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Manila, 11 December 2015 - The Supreme Court of the Philippines has ordered a permanent ban on field trials of genetically engineered (GE) eggplant and a temporary halt on approving applications for the “contained use, import, commercialisation and propagation” of GE crops, including the import of GE products.
The court ruled in favour of Greenpeace Southeast Asia, as well as several Filipino activists, academics and politicians, in what is a major victory for Filipino farmers and activists around the world.
“This decision builds on a wave of countries in Europe rejecting GE crops, and is a major setback for the GE industry,” said Virginia Benosa-Llorin, Ecological Agriculture Campaigner for Greenpeace Philippines. “The Philippines has been used as a model for GE regulatory policy around the world, but now we are finally making progress to give people a right to choose the food they want to eat and the type of agriculture they want to encourage.”
The temporary ban is in place until a new ‘administrative order’ takes effect, and includes the highly controversial ‘Golden’ rice, an experimental project by International Rice Research Institute (IRRI) that is currently back at the laboratory stage due to poor performance.
The Supreme Court decision sets a global precedent as it is the first legal decision on GE in the Philippines using the Writ of Kalikasan (environment) - a legal environmental remedy found only in the Philippines. The court is also the first in the world to adopt the precautionary principle - that it is best to err on the side of caution in the absence of scientific consensus - regarding GE products in their decision.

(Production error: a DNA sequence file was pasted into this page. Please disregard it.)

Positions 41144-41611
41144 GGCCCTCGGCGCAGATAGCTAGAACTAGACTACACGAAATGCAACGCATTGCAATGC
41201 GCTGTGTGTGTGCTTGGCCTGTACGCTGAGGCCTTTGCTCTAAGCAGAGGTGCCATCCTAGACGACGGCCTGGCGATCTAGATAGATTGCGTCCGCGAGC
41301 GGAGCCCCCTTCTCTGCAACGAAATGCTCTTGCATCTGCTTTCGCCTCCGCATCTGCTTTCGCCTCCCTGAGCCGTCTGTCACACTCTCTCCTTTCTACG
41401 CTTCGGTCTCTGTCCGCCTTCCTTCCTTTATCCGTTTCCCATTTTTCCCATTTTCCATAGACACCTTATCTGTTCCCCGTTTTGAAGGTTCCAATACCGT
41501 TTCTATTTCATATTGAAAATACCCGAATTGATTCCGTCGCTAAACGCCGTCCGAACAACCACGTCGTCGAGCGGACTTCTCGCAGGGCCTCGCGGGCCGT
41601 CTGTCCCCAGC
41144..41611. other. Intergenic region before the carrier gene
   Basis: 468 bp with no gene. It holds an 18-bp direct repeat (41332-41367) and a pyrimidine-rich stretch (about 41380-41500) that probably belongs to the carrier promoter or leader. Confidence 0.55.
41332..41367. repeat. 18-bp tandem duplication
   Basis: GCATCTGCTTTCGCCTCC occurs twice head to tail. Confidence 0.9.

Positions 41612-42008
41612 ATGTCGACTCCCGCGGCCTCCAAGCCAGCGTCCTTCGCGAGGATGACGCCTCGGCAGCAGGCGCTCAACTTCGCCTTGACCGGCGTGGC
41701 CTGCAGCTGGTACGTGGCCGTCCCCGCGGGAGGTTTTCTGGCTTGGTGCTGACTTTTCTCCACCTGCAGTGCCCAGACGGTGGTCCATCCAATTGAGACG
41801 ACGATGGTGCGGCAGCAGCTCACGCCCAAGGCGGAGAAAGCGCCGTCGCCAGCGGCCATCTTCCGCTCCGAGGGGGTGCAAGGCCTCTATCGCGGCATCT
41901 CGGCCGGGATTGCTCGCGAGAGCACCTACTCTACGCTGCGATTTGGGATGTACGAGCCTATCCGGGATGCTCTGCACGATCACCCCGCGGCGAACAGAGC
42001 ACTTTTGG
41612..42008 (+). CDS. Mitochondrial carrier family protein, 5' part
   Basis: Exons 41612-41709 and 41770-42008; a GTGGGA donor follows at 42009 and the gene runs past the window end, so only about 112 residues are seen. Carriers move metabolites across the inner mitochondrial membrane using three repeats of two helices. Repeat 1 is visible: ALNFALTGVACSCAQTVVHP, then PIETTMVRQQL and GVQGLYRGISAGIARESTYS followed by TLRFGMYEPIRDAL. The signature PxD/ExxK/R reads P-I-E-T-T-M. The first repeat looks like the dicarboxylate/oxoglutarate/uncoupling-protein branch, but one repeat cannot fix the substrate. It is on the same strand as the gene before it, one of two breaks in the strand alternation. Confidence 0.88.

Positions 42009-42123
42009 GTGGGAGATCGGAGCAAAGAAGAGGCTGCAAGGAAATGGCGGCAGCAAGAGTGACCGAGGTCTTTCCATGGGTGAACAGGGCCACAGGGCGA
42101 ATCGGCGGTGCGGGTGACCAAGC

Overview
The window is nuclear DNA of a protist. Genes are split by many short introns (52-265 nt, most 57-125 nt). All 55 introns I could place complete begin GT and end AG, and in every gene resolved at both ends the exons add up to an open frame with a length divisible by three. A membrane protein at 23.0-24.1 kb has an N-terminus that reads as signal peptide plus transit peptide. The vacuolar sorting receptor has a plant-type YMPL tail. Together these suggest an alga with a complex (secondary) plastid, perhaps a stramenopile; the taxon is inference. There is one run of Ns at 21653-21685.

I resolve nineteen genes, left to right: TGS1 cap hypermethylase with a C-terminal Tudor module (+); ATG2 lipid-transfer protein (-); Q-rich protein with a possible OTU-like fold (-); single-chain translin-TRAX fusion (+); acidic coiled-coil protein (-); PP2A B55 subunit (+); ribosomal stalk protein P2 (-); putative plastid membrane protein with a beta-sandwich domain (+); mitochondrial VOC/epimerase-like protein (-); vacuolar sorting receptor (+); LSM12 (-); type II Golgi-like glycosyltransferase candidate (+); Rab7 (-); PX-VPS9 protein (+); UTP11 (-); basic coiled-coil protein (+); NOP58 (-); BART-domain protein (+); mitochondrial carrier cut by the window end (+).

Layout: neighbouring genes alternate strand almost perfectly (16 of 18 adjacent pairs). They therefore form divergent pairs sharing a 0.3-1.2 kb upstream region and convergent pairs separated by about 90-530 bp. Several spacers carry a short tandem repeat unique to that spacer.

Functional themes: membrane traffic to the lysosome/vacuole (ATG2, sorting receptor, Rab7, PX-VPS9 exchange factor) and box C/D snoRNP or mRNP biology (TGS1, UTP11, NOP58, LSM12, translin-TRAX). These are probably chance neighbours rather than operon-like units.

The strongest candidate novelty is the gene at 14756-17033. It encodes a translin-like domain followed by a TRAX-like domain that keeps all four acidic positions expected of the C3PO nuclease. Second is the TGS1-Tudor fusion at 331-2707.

“This case vindicates the many cases of genetic contamination we and others have highlighted, as well as the simple fact that there is no scientific consensus on the safety of genetically engineered crops,” said Benosa-Llorin. “It’s a major victory for Filipinos, especially for farmers struggling with incidents of genetic contamination.”
“GE crops promote an ineffective farming model based on industrial agriculture, a system that cannot withstand the impacts of a rapidly changing climate, and which is failing to deliver what Filipinos currently need: food and nutritional security in times of erratic weather patterns,” said Benosa-Llorin.
The decision of the high court invalidates the Department of Agriculture’s Administrative Order No. 08-2002 (DAO8) and will barr the Department of Agriculture and the Department of Science and Technology from issuing any GE approvals, pending crafting and approval of a new Administrative Order. It will also impact the trade of GE crops and products. In 2014, the United States exported US$784 million worth of GE crops and products to the Philippines.
The Supreme Court affirmed the May 2013 Court of Appeals order for the government to prepare an immediate plan of action to rehabilitate field trial sites and protect, preserve and conserve the environment, as well as recommending measure to reform the current regulatory process.
Greenpeace Southeast Asia calls on the Philippine government to support ecological agriculture policies, investments and funding.
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